New Charges Set For Non-EU Migrants Using the NHS
Plans to introduce NHS charges for non-EU migrants are due to be announced in the Queen’s Speech, in an attempt to save the government up to £500 million per year.
Health Secretary Jeremy Hunt wants to introduce the charges for primary care services such as scans, eye care, ambulance trips and NHS dental services for those non-EU migrants entering the UK.
According to The Telegraph previous attempts to introduce such charges have been rejected by ministers who fear new arrivals may be deterred from seeking treatment for communicable diseases.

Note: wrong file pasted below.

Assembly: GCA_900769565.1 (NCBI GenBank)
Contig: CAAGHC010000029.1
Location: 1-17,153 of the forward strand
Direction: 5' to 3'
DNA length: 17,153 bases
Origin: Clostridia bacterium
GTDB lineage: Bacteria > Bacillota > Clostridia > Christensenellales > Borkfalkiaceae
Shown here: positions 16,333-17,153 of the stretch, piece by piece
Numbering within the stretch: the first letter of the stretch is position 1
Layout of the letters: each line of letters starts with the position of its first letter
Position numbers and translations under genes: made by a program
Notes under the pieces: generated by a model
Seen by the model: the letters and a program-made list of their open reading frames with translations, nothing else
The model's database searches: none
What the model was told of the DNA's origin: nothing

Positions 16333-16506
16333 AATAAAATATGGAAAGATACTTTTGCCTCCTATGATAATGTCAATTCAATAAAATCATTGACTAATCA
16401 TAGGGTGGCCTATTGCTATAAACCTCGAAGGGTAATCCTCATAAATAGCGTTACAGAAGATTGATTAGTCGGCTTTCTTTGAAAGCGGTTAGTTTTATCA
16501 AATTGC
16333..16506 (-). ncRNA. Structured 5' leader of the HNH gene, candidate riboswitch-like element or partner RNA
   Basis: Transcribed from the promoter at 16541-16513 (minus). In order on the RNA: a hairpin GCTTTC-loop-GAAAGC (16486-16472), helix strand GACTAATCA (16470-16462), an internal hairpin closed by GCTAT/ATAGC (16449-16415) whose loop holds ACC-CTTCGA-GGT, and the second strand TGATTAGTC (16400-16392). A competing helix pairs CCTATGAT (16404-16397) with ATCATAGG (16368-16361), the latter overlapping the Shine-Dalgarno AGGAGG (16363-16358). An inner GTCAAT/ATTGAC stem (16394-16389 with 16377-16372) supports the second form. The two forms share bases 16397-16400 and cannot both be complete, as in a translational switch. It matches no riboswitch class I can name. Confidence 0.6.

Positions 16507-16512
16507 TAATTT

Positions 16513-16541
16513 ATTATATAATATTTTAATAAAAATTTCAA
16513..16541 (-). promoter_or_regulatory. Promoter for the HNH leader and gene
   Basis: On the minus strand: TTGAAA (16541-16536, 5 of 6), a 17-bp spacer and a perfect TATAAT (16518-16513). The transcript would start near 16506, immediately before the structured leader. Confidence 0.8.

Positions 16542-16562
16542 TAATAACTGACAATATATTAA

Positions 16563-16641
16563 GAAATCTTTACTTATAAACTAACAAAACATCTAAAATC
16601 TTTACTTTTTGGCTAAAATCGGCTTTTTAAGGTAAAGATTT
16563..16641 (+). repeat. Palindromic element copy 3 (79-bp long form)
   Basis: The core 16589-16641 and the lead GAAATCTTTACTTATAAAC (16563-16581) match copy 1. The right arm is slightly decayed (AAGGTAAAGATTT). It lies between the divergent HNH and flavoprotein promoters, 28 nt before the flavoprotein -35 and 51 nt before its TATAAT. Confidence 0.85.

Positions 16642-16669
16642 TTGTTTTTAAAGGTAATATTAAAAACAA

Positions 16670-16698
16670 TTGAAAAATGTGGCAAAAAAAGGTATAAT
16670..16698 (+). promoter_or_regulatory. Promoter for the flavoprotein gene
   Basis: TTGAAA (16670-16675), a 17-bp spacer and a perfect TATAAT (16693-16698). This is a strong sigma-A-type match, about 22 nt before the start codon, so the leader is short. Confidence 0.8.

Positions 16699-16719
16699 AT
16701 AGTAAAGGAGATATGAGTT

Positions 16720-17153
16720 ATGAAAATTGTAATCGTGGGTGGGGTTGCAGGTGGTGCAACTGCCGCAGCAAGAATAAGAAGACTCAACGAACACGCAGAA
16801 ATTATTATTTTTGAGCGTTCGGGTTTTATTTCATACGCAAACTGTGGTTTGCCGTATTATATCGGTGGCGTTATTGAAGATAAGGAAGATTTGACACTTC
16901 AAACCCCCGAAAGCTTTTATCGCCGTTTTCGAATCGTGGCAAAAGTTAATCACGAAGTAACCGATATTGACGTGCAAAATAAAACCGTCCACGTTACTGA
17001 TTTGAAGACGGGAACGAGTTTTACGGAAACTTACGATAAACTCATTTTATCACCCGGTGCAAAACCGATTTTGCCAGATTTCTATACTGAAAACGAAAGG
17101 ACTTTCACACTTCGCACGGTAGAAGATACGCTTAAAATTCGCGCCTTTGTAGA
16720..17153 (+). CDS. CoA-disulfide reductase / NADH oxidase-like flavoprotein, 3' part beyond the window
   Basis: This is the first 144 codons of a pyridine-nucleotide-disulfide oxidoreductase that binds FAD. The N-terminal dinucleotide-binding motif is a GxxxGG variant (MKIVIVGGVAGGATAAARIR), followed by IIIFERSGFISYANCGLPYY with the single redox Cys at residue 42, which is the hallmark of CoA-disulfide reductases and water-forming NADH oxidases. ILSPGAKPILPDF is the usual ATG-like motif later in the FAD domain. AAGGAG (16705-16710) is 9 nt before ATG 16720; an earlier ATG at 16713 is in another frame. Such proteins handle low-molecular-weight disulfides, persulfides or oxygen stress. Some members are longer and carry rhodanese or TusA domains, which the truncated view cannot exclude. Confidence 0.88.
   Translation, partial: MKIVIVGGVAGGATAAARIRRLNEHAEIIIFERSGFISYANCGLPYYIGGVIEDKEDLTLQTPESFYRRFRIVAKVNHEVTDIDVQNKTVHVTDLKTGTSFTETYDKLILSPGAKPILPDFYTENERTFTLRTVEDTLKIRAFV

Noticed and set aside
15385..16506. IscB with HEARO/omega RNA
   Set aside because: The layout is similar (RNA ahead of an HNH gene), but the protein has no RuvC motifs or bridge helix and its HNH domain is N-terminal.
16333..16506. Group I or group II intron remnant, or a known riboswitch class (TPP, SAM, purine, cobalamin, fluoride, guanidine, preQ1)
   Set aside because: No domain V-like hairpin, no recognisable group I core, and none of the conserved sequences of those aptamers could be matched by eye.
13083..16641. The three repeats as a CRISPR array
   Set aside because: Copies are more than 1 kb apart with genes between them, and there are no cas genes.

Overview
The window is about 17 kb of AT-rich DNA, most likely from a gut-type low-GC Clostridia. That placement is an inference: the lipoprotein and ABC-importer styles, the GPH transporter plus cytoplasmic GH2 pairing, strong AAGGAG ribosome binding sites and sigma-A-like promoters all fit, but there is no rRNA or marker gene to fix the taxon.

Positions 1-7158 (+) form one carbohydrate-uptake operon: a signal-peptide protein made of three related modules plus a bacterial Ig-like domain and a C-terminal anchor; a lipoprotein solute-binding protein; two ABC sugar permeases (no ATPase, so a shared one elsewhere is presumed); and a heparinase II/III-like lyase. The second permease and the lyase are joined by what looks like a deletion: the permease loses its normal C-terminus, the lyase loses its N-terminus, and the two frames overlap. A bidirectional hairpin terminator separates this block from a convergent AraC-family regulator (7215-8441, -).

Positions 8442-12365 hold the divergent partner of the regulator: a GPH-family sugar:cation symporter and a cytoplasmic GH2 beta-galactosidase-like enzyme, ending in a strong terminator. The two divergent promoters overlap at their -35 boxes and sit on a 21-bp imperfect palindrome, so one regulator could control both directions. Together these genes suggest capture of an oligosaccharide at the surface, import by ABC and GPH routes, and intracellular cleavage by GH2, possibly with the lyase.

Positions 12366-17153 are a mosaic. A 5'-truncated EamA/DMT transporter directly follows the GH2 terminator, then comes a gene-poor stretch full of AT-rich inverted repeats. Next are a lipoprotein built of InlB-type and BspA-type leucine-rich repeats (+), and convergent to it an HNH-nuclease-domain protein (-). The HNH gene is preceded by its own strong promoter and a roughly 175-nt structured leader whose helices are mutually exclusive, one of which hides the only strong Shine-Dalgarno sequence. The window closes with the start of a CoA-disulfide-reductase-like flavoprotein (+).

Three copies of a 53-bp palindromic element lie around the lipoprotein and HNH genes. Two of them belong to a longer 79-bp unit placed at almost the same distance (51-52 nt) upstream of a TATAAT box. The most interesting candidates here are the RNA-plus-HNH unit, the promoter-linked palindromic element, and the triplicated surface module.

Currently the charges, according to The Immigration Act 2014, for non-EEA temporary migrants, such as workers, students or family members, who do not have indefinite leave to remain, is an obligatory ‘health surcharge’ in addition to the visa application fee. The migrant is then entitled to free NHS services for the duration of the visa. Visitor visa holders cannot pay the surcharge in order to get access to free NHS care.
According to the government so-called ‘health tourism’ costs the NHS about £200 million a year. However, the NHS Support Federation said the value of work performed on non-EU patients could only be estimated, adding: “Why focus effort on this at the cost of pursuing tax avoidance on a colossal scale by corporations and the super rich?”
The bill outlining the new proposals will be published on 18th May.